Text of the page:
CHIPMAKER Intel announced on Tuesday that it will close its fab plant in Costa Rica, resulting in the loss of 1,500 jobs, as its struggles with the dwindling PC market continue.
An Intel spokesperson confirmed the news to Reuters, saying in a statement, "It's being closed and consolidated into our other operations throughout the world," adding that the firm will continue to have over 1,000 engineers, finance and human resources employees in Costa Rica.
Anabel Gonzalez, Costa Rica's minister of foreign trade, said Intel's decision was unfortunate but that the country will continue to work on attracting high-tech companies.
"Intel helped Costa Rica position its name in the world of foreign direct investment and high technology," Gonzalez said. "Today, more than 15 years later, Costa Rica is a leader in different industries, and has become a highly competitive location for high-tech manufacturing, services and, more recently, research and development activities."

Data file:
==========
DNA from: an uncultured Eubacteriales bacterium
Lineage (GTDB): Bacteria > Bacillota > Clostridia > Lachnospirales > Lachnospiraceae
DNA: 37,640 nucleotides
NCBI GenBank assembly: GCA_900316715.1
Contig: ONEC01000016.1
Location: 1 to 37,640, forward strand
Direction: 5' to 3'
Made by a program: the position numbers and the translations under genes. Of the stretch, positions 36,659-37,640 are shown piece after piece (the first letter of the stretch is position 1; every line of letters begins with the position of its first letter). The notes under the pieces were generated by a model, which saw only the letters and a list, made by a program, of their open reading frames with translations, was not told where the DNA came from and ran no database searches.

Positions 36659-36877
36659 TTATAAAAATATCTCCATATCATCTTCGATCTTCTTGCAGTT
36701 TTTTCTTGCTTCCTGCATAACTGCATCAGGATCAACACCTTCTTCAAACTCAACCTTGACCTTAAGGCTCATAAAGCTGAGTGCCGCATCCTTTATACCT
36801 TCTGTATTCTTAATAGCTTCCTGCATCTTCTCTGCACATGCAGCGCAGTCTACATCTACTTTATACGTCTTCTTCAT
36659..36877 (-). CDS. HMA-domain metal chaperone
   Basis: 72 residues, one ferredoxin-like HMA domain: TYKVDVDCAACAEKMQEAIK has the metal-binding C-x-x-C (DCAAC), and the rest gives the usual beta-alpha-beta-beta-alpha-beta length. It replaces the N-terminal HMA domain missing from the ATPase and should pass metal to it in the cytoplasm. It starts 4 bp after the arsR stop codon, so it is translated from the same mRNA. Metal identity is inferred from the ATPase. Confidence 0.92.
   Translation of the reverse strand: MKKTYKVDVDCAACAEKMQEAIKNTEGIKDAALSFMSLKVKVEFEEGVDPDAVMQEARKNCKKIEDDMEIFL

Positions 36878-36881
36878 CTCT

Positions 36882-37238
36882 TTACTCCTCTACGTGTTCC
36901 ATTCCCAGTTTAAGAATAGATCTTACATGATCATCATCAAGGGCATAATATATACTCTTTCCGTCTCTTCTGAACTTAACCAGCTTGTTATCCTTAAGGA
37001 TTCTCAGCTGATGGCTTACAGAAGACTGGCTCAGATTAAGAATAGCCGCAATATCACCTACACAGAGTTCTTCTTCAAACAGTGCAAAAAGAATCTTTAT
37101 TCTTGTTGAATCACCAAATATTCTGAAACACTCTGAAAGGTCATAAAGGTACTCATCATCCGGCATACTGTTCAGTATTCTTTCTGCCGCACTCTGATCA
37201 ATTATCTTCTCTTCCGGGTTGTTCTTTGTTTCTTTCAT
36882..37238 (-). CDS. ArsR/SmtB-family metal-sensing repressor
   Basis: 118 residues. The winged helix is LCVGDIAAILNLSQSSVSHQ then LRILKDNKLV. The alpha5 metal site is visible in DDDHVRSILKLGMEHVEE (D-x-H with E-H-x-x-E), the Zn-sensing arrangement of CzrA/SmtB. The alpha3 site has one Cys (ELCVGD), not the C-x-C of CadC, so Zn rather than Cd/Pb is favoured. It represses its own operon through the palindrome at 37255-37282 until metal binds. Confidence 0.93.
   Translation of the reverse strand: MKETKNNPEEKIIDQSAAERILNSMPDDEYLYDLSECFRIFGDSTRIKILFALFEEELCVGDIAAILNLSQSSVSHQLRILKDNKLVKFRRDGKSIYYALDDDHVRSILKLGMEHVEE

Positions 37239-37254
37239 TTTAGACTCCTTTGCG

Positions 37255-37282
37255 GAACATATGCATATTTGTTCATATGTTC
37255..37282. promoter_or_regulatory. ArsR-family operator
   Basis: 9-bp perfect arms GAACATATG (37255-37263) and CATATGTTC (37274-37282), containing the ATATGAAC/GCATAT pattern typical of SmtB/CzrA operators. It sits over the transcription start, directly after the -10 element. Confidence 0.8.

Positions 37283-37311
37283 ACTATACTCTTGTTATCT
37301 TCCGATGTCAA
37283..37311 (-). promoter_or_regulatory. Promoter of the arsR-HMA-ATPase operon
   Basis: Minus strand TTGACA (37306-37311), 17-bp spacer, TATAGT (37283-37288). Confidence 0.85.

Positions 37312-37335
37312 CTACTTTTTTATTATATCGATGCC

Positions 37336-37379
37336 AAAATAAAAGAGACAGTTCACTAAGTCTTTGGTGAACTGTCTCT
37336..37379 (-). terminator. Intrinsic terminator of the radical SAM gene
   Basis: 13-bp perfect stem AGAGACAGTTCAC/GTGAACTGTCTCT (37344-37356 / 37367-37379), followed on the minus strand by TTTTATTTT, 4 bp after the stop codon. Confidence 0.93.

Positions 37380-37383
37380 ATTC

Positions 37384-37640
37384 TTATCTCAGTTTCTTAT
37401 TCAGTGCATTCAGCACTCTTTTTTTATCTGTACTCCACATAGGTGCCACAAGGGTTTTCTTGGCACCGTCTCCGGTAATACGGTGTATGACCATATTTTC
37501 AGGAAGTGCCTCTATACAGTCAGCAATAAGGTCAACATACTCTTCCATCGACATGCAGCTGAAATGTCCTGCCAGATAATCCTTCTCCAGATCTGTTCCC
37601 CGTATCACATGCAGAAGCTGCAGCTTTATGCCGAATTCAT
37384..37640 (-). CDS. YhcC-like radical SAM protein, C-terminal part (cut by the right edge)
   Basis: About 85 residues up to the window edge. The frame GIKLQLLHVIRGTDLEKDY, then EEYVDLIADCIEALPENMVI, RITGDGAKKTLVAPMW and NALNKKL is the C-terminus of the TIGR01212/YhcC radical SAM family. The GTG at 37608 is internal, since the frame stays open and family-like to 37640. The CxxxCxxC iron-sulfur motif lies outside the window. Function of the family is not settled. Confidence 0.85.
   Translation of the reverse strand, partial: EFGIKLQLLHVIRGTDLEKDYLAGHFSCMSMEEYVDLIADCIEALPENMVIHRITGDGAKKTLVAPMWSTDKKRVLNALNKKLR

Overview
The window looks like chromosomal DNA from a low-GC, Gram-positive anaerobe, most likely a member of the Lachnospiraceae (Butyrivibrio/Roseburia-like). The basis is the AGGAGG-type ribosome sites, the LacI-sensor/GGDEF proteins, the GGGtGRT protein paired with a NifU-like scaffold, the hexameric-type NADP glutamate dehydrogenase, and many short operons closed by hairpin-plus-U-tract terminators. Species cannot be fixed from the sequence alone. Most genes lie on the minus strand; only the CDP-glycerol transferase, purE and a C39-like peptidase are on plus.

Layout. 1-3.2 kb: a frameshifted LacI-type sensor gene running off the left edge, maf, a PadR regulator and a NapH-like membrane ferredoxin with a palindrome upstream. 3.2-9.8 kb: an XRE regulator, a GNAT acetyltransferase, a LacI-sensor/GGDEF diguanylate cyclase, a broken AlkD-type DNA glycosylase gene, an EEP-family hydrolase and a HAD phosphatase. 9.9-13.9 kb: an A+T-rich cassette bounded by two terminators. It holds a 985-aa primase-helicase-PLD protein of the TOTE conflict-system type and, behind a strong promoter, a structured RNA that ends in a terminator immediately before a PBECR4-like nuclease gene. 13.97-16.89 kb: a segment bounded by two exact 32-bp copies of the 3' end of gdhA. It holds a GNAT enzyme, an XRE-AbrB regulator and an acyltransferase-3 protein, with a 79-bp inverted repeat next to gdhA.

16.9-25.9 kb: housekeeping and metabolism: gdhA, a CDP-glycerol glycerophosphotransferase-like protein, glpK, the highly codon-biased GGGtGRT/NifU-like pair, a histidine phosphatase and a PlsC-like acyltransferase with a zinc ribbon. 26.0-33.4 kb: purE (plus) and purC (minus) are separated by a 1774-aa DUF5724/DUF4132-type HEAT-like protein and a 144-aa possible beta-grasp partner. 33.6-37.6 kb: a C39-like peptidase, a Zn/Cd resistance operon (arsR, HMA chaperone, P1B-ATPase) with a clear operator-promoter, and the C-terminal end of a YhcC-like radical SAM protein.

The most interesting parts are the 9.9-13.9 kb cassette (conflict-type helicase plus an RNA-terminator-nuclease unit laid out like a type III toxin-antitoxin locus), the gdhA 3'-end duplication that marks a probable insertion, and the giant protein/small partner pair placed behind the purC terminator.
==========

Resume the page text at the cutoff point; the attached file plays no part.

Costa Rica president elect Luis Guillermo Solis added that the decision had nothing to do with the election of a new government on Sunday.
"The decision bears no relation to the election of the new Costa Rica government or the market conditions for... potential foreign investment," he said in a statement.
The cuts in Costa Rica are consistent with Intel's announcement in January that it would reduce its global workforce of 107,000 employees by about five percent this year, and it is thought that the closure of the Costa Rica plant is part of Intel's wider plan to cut costs and shift its focus away from the PC market and to the mobile market.
The firm is lagging in the smartphone and tablet markets, as Nvidia and Qualcomm dominate the mobile chip market. µ
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